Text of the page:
HERA successfully provided SGD$180k savings to their client’s Singaporean 40-storey building

Numerical simulations (i.e. advanced finite element analyses) have been performed for an overseas Client by HERA’s Structural Systems division in order to estimate the fire performance of a composite slab with a re-entrant profiled steel sheet used in a prestigious 40-storey building in Singapore.

The numerical predictions were subsequently verified through a full-scale loaded fire test that was conducted in the UK and to obtain a fire rating according to accepted international standards.

The purpose of the simulations was to optimize the design of the composite slab, by eliminating unnecessary reinforcement bars, which are generally required to achieve the target fire resistance rating (FRR).

The resulting reduction to the amount of reinforcement bars led to cost savings of up to $180k to the Client.

Heat transfer analysis involving convection, conduction and boundary radiation was undertaken on a detailed solid modelled slab as part of a new steel-concrete slab product development.

The simulation accounted for the thermal contact resistance at the cold-formed steel-concrete interface.

The novelties of the model to incorporate the temperature dependent formulation of the interface thermal conductance provided a realistic prediction of the cross-sectional temperature field, which matched the fire test measurements.

The slab top surface temperatures were assessed according to EN 1363-1:2012 to enable comparisons to be made with the insulation performance criteria.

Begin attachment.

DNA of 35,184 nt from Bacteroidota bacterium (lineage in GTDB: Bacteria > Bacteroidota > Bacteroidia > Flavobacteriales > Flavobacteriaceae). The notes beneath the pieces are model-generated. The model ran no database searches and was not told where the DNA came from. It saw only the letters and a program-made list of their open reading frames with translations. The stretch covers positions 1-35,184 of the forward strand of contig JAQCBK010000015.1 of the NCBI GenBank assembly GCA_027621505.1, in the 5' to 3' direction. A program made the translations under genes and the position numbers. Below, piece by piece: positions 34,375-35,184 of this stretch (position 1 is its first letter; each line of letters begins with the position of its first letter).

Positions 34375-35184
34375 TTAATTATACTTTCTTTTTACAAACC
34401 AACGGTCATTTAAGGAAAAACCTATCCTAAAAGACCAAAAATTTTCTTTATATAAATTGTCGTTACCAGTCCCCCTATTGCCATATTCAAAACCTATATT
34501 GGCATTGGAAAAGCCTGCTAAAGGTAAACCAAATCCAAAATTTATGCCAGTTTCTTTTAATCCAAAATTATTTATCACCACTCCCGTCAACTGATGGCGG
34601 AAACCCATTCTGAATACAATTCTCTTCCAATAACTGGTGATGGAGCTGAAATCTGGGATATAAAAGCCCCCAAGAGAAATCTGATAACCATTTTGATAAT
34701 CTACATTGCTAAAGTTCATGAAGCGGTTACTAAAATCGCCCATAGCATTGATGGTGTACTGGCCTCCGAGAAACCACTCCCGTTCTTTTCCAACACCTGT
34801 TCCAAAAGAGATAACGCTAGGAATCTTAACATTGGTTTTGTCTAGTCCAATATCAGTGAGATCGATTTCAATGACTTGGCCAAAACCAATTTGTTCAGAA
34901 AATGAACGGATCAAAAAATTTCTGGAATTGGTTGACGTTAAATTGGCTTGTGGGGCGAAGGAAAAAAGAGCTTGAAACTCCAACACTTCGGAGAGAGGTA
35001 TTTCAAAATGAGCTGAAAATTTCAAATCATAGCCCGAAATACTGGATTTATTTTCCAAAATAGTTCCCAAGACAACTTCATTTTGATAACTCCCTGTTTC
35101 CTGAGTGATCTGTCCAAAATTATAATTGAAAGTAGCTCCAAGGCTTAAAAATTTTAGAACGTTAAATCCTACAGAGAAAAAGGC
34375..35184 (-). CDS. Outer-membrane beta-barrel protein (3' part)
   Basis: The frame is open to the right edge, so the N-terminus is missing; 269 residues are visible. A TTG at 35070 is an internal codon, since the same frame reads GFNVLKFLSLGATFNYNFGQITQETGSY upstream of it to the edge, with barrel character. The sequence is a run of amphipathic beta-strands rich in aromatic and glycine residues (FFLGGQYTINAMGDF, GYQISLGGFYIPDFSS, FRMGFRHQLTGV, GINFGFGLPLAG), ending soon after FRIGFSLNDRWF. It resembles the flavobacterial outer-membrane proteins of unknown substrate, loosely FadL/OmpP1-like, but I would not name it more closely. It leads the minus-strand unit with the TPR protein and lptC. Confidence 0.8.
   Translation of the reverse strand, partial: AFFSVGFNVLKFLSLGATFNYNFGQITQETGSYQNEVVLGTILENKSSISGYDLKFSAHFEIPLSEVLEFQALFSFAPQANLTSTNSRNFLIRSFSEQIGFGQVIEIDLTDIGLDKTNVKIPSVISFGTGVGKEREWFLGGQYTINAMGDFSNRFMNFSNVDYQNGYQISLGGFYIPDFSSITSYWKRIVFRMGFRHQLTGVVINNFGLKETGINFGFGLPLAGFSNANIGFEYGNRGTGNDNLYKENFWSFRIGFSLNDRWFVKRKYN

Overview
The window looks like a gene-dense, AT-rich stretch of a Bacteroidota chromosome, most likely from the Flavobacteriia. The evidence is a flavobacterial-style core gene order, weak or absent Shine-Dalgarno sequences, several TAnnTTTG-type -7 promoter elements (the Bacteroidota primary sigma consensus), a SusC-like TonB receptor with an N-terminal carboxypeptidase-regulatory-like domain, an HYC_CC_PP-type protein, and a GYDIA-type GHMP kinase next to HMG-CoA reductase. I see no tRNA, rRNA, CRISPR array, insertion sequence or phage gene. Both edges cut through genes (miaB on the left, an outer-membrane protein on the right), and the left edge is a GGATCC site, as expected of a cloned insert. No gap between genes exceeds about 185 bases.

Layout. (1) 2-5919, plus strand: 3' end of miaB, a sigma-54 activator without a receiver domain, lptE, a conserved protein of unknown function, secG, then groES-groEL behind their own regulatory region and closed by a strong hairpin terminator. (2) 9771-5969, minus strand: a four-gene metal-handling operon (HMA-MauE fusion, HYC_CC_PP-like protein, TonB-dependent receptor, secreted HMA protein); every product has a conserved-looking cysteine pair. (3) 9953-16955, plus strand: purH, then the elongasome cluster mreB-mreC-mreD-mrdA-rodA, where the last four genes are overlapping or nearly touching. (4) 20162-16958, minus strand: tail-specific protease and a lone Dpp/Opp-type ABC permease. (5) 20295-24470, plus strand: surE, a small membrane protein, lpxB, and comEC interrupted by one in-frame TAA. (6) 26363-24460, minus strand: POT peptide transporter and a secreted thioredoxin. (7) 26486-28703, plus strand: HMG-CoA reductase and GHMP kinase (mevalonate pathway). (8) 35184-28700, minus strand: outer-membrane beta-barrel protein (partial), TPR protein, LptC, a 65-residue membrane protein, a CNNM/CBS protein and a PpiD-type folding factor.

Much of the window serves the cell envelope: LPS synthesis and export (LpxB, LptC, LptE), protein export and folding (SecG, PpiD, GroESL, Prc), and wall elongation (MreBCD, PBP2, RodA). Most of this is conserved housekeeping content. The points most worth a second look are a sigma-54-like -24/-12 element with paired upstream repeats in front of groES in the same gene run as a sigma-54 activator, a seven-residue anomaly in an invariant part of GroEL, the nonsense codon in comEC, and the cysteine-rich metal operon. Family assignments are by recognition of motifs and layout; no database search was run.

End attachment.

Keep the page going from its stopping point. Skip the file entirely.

From the explicit-quasi static simulation, the slab load bearing capacity was calculated, which is expressed by the limiting largest deflection and deflection rate for flexural loaded structural members as given in EN 1363-1:2012.

Installation of re-entrant profile manufactured by M Metal Pte Ltd in high rise steel framed building and the cross-section of the steel-concrete composite slab showing the shear studs (right) and mesh reinforcement embedded in the concrete.
Temperature distribution in CF80 135mm deep composite slab at 90 minutes of ISO 834 fire.

The numerical simulations demonstrated that the overall fire resistance was limited by the load bearing capacity criteria.

The predicted insulation and load bearing capacity compared very favourably with the fire test measurements, which provided confidence in the methodology used in the study. A peer-reviewed paper on the performed assessment has been published at the 2014 Simulia Community Conference.

The know-how developed from this consultancy project has subsequently been used on work with University of Auckland in developing the design provisions for composite slabs in fire for the forthcoming composite design standard AS/NZS 2327.

The temperature distribution under the standard temperature-time curve given in ISO 834 have been predicted for the most commonly used New Zealand composite slabs, such as ComFlor 60, ComFlor 80 and ComFlor210, Concrete Saver 60, Flatdeck and Ultraspan 80.

Several concrete slab thicknesses were considered for concrete with the highest thermal conductivity according to EN 1994-1-2:2005.